Then, after three days they found Him in the temple, sitting in the midst of the teachers, both listening to them and asking them questions. Luke 2:46
Of all the stained-glass windows we have at St. Mary’s University here in Calgary my favourite may well be an image of the Christ child with the ‘doctors’ of the temple (Luke 2:41-52) which is installed in our Library, St. Basil’s Hall. As a youngster this was always among my preferred stories, both because it showed a 12-year-old Jesus going off on his own, stressing out his parents the way I always did mine, and then having an impact, intellectually, with adults. It was more than that, of course, but back then, as a child, I was struck by the confirmation that kids might have a place in the greater scheme of things, and that even though we didn’t have the power of Divine inspiration, God could speak through a young person on matters of importance. Young people mattered, and they had a voice.
Clearly, the depth of the liturgical moment was lost on me, and there is so much else to understand about this passage of the Bible. But my childhood delight in this story wasn’t completely wrong either. And it’s especially relevant in the context of Education. Jesus is listening to the elders of the church, but also asking questions, even advancing new knowledge. Here is Jesus boldly interrogating the established tradition and communicating deep truths in a context where he was unquestionably underestimated. This in an environment where he would normally be dismissed, taken for granted or expected to be silent. I would like to think that, despite his divinity, it took courage and incredible self-belief to do what he did.
There is another important aspect of this lovely story. In re-reading Luke, we can see that the child Jesus is in conversation with the rabbis. Here is the Christ child initiating what we might now call a Socratic dialogue. And here are the rabbis modeling good teaching, listening to and valuing the opinions of the child. Here, more than ever is a powerful story that teachers can and must remember to learn from their charges — that learning is a two-way street.
In a speech to our in-coming Education students, I used this example to frame their anticipated journey. I discussed the extraordinary gift that their future profession lays out for them, but one that will not be without its challenges and hurdles. I noted that there would be days when they would feel entirely unprepared for what they had to do, ‘when you will feel more like a cop than a teacher, an exhausted guardian rather than an inspired motivator.’
But the reality is that the work they will be doing if it’s fed from the heart, has the potential to transform and uplift like few other professions in this world. Their students will represent all aspects of society, and they will need love, inspiration, discipline, and humour. The students may feign disinterest while secretly marvelling at the world the teachers are opening up for them — even though they might not be able to tell them that in the moment because it wouldn’t be cool. They will find, as I did, that the letters of thanks come years, sometimes even decades later, by students who were inspired by them, but who have only just put the pieces together.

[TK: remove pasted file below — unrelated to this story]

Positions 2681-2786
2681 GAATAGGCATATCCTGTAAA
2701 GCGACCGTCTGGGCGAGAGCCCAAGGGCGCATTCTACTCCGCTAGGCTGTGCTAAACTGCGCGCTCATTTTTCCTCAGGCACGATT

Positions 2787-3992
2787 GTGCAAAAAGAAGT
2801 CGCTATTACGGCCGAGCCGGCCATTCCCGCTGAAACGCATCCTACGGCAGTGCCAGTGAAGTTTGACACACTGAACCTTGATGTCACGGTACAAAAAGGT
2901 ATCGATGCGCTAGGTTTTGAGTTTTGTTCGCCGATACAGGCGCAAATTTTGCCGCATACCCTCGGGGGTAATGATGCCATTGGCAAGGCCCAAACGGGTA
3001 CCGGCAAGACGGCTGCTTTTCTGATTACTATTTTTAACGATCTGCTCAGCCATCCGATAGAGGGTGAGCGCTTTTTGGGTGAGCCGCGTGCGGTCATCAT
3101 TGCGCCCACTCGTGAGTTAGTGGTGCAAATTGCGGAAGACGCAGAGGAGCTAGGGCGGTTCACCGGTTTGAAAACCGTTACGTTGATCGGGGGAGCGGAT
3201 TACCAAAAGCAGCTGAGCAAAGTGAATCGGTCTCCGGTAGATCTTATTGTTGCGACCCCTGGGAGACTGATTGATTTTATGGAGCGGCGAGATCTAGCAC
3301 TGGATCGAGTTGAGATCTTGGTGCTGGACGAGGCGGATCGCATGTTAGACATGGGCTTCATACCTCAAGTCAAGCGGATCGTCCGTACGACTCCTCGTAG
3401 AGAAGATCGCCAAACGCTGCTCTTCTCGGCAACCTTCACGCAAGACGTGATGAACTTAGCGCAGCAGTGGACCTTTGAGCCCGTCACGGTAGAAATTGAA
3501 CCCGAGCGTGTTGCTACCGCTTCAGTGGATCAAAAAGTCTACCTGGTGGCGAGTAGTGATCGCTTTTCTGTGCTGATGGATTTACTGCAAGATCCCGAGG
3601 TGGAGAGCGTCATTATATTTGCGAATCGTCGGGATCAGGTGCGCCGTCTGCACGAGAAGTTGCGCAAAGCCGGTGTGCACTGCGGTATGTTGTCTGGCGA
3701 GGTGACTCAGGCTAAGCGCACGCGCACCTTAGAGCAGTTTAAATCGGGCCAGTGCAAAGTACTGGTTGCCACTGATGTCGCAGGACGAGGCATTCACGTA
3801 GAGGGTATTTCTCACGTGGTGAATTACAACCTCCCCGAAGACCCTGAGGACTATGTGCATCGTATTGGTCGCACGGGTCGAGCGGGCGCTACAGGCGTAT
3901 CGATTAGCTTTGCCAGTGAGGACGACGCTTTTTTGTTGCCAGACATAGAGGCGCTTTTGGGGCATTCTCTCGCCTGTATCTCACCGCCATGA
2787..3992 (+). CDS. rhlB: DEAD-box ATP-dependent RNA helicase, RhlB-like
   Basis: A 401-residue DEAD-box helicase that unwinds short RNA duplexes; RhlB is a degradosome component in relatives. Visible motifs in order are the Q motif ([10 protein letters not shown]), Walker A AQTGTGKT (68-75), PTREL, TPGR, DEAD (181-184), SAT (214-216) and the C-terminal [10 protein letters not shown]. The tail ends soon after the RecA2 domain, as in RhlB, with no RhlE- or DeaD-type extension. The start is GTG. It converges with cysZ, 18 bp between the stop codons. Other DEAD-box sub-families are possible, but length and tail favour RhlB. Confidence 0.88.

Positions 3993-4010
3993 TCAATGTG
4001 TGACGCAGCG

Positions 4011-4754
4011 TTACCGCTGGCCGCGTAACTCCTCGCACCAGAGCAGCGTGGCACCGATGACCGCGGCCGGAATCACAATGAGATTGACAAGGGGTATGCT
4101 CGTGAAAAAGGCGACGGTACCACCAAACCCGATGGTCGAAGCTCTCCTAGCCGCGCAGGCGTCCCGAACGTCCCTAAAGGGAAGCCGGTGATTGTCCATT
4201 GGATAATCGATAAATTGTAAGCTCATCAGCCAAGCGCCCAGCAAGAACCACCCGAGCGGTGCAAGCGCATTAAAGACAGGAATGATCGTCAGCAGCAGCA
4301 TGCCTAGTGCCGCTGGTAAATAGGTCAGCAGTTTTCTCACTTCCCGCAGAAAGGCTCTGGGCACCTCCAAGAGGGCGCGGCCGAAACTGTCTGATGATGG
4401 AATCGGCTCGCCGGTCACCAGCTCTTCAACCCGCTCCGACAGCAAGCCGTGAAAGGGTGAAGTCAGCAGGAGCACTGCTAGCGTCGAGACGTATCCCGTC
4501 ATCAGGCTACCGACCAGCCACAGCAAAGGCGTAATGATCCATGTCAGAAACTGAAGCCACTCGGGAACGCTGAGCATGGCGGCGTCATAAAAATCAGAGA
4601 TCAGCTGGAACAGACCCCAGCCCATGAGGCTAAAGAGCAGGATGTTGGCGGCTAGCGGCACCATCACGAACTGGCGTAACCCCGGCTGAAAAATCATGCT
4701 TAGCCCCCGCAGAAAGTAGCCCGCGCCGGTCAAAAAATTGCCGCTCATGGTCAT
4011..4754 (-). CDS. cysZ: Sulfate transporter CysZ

The reality, of course, is that prospective student teachers need to be prepared for the classroom, mind, body and spirit. They need to have real-world experience, but also a wide context to understand the diversity of experience that they will face. It is the job of a university to do just that: to offer depth and breadth, context and meaning, the chance to succeed and even at times to fail. Of all things, perhaps compassion is the most important thing for all teachers to take into their classrooms because we live now, more than ever, in a wounded world.
As a consequence of this preparation, though, when they go out into the real world they will be amazing: in their knowledge, in their passion for ideas, and in what they are prepared to give back to their students and their community. It will be important for them to identify some strong role models early on so that they have a base of reference — especially when the going gets tough. And to my mind, there can be no role model more inspirational than the child in that stained-glass window. When our new teachers do get into the classroom, they should do what Jesus did in his: speak truth to power; challenge established ideas; understand the rules but not follow them blindly and inflexibly; and inspire people to look at the world through a different lens, with heart, with passion and with commitment. If they do that, their success is guaranteed.
By: Dr. Gerry Turcotte, President & Vice-Chancellor of St. Mary's University
Catholic Pastoral Centre Staff and Guest Writers